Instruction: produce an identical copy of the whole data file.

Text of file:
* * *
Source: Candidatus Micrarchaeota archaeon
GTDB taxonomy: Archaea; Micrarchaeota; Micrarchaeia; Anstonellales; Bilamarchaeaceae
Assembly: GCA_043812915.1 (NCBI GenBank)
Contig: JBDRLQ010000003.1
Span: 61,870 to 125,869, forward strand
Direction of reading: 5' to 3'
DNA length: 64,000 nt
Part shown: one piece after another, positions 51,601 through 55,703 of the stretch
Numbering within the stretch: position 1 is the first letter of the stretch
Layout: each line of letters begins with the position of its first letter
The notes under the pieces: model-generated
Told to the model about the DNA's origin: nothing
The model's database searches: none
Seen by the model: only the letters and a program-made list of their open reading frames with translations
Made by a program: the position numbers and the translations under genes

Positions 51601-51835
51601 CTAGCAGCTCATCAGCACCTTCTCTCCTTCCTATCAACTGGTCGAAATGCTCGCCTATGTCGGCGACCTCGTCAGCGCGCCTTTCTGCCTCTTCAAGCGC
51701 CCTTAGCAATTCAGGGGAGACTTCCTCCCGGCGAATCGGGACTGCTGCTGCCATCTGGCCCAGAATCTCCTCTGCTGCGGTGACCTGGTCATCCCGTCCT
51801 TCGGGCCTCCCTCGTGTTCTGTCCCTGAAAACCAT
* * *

Source: Candidatus Micrarchaeota archaeon
GTDB taxonomy: Archaea; Micrarchaeota; Micrarchaeia; Anstonellales; Bilamarchaeaceae
Assembly: GCA_043812915.1 (NCBI GenBank)
Contig: JBDRLQ010000003.1
Span: 61,870 to 125,869, forward strand
Direction of reading: 5' to 3'
DNA length: 64,000 nt
Part shown: one piece after another, positions 51,601 through 55,703 of the stretch
Numbering within the stretch: position 1 is the first letter of the stretch
Layout: each line of letters begins with the position of its first letter
The notes under the pieces: model-generated
Told to the model about the DNA's origin: nothing
The model's database searches: none
Seen by the model: only the letters and a program-made list of their open reading frames with translations
Made by a program: the position numbers and the translations under genes

Positions 51601-51835
51601 CTAGCAGCTCATCAGCACCTTCTCTCCTTCCTATCAACTGGTCGAAATGCTCGCCTATGTCGGCGACCTCGTCAGCGCGCCTTTCTGCCTCTTCAAGCGC
51701 CCTTAGCAATTCAGGGGAGACTTCCTCCCGGCGAATCGGGACTGCTGCTGCCATCTGGCCCAGAATCTCCTCTGCTGCGGTGACCTGGTCATCCCGTCCT
51801 TCGGGCCTCCCTCGTGTTCTGTCCCTGAAAACCAT